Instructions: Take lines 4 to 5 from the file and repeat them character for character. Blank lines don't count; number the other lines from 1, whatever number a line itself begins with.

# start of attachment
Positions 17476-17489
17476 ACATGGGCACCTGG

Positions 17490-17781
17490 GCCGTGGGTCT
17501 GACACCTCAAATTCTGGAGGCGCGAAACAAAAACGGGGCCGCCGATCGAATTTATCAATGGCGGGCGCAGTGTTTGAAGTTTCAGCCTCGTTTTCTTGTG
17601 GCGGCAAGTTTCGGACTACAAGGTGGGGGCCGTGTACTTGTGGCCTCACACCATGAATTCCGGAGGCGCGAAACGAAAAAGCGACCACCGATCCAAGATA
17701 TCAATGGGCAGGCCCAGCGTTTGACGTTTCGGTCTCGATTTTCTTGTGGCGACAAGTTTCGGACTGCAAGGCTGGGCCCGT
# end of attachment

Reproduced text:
17490 GCCGTGGGTCT
17501 GACACCTCAAATTCTGGAGGCGCGAAACAAAAACGGGGCCGCCGATCGAATTTATCAATGGCGGGCGCAGTGTTTGAAGTTTCAGCCTCGTTTTCTTGTG